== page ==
Iraqis’ mass homecoming is test for troops and for city
August 27, 2008
BAGHDAD — More than 240 families moved back into their homes in the Shishaan neighborhood of the city’s Rashid District on Saturday, an event that’s both uplifting and problematic for U.S. troops in the area.
The mass homecoming, coordinated by city planners, is the largest single-day arrival coalition forces here have taken part in, according to military officials.
First Lt. Michael Garlining, of 1st Battalion, 22nd Infantry Regiment’s Engineering Company, said nearly every day his unit sees a few families moving back into the area "but not on this scale."
Families at a "welcome home" event held in a neighborhood soccer field said they initially fled their homes because of violence in the district, but made attempts to return recently because of the drop in attacks and firefights over the last few months. Iraqi security forces said they hope to keep it that way.
"We made the preparations for you to return safe and secure to your area and your homes," Staff Col. Ali Abood, commander of the Iraqi 1st Battalion, 53rd Brigade, 14th Iraqi Army Division, told the families. "Our hearts are open to you as well as our eyes securing you, and we are asking the families to notify us if there is any lack of security in the area."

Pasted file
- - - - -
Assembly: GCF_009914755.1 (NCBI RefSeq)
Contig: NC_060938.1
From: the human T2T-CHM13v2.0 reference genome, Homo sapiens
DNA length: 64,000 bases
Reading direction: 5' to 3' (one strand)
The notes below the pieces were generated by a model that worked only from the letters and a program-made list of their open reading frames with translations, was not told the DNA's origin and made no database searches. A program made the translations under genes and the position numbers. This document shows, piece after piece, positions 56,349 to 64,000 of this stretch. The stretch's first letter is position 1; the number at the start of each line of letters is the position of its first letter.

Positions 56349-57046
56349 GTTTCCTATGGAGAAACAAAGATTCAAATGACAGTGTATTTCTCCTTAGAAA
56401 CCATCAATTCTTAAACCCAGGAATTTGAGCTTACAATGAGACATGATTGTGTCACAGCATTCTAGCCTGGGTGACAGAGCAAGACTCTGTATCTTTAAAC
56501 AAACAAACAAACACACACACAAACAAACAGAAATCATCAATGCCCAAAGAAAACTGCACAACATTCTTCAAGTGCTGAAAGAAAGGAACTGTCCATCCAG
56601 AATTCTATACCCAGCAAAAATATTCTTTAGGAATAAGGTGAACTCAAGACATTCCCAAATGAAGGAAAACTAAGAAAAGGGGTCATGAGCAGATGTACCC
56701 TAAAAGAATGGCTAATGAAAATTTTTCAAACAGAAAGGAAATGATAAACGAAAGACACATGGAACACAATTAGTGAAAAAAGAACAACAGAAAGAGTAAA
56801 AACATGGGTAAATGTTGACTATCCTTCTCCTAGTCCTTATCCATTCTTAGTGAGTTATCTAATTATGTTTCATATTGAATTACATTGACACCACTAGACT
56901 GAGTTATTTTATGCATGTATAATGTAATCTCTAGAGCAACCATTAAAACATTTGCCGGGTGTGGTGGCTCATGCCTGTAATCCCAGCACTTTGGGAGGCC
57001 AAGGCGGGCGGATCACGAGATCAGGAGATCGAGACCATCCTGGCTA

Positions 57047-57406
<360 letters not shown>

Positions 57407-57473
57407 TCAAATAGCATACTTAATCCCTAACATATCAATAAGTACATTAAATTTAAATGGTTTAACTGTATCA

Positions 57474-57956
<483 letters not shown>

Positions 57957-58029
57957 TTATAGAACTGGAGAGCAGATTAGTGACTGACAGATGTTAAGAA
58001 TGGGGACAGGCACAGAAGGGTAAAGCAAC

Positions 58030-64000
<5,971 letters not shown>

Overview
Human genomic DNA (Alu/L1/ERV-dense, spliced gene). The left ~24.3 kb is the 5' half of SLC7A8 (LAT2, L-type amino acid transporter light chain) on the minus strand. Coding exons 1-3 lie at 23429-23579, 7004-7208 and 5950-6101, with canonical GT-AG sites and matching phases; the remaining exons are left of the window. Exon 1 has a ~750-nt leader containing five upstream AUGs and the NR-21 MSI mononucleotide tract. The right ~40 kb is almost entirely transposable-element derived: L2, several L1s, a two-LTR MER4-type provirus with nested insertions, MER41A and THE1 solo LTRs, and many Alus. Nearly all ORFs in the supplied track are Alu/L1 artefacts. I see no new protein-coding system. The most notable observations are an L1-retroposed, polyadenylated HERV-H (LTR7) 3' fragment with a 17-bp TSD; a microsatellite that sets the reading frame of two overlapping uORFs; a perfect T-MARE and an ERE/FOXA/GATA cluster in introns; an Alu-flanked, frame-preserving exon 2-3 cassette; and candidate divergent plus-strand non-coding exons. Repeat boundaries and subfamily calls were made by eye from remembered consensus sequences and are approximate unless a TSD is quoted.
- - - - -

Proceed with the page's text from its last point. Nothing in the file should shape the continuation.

But returning residents — who had to prove their home ownership before being allowed back in the area — said their main complaint now is the lack of basic services.
Water, sewer and electric lines were destroyed in fighting years ago, and none have been repaired despite the hundreds of families returning to the neighborhood.
"It’ll probably mean more grief for us," Garlining said. "The lack of services will probably cause tension between the people already there and those moving in, and we’ll have to deal with that on patrol.
"The neighborhood will eventually be better off for it. This kind of movement is needed to show the security situation is getting better. But now the government has to step up and get these projects moving."
Local officials took turns at Saturday’s ceremony praising the return of so many neighbors but also lobbying Baghdad officials to speed reconstruction in the neighborhood.
Several citizens said they could not restart their lives without quickly getting reliable water and power lines installed.
Still, Sheik Talib Kwali, head of the local neighborhood advocacy committee, said he is optimistic the improvements can be made.
"They have been displaced for a long time, and we hope that our leadership, the Iraqi leadership and the coalition forces leadership will be able to provide a safe and secure environment," he said.